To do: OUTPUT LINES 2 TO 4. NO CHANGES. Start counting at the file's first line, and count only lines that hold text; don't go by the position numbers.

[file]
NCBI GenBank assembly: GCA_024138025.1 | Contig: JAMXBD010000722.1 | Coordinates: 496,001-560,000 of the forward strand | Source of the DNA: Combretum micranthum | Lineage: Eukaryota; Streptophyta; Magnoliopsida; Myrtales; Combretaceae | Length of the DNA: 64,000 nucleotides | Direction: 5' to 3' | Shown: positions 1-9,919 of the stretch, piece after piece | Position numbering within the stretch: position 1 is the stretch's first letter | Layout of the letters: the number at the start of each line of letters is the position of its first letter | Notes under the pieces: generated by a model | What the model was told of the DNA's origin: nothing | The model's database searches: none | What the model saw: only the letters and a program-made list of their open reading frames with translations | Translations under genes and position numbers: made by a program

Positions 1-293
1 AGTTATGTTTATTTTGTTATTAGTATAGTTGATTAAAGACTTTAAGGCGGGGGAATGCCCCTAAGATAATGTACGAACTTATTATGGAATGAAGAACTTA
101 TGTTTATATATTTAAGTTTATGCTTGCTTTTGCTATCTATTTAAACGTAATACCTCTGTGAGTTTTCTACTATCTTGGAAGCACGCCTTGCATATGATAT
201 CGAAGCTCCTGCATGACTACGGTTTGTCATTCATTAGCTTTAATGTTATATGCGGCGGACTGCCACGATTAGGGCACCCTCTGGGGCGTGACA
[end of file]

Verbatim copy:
Positions 1-293
1 AGTTATGTTTATTTTGTTATTAGTATAGTTGATTAAAGACTTTAAGGCGGGGGAATGCCCCTAAGATAATGTACGAACTTATTATGGAATGAAGAACTTA
101 TGTTTATATATTTAAGTTTATGCTTGCTTTTGCTATCTATTTAAACGTAATACCTCTGTGAGTTTTCTACTATCTTGGAAGCACGCCTTGCATATGATAT